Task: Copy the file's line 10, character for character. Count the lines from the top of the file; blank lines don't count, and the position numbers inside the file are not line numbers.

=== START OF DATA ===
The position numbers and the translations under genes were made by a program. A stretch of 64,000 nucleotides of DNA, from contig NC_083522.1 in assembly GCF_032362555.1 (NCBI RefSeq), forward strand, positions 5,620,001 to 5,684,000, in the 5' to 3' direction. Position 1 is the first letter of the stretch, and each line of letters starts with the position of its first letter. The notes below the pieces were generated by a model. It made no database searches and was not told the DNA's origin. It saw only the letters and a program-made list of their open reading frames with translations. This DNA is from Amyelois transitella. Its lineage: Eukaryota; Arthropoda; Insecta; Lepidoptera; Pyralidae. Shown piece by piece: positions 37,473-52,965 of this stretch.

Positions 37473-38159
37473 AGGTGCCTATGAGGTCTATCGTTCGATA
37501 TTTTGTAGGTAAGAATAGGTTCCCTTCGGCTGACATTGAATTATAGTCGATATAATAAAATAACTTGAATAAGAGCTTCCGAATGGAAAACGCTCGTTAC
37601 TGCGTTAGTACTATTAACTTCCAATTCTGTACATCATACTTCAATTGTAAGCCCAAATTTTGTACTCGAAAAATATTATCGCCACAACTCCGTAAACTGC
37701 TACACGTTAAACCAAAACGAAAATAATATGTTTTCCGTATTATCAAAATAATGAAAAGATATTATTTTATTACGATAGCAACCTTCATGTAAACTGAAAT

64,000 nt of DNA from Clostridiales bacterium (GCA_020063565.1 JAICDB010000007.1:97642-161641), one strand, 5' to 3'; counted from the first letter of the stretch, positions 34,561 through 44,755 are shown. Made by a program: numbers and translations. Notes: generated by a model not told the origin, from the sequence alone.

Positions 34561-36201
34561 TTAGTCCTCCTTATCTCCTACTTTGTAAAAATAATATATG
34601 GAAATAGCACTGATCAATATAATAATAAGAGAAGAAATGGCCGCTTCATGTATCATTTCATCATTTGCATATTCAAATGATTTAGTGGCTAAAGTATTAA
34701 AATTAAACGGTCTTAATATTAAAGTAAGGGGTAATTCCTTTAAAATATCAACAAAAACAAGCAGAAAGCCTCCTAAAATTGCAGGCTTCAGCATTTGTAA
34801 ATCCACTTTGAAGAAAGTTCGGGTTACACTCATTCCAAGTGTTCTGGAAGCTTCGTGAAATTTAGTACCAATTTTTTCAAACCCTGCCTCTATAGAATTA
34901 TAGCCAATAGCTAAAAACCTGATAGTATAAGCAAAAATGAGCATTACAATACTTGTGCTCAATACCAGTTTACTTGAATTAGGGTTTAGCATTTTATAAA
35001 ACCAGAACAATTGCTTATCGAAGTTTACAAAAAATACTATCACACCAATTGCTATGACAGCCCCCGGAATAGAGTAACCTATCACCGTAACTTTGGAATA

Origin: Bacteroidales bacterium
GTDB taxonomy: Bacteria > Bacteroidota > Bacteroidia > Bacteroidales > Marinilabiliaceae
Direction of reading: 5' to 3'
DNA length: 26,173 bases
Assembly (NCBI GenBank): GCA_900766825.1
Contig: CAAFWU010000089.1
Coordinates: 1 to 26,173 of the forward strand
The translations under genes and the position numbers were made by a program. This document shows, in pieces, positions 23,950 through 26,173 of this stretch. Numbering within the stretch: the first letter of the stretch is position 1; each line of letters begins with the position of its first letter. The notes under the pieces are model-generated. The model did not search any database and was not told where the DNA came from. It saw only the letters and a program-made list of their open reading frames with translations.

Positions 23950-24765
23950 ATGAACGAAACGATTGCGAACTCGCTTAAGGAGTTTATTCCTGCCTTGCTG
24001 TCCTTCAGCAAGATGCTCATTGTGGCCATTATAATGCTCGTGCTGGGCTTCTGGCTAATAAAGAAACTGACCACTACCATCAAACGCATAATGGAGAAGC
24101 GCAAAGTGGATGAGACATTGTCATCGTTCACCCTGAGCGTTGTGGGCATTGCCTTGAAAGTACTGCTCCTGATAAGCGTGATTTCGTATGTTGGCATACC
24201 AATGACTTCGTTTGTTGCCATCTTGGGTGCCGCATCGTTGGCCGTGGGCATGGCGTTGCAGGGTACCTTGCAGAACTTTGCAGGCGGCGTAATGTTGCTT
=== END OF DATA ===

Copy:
34601 GAAATAGCACTGATCAATATAATAATAAGAGAAGAAATGGCCGCTTCATGTATCATTTCATCATTTGCATATTCAAATGATTTAGTGGCTAAAGTATTAA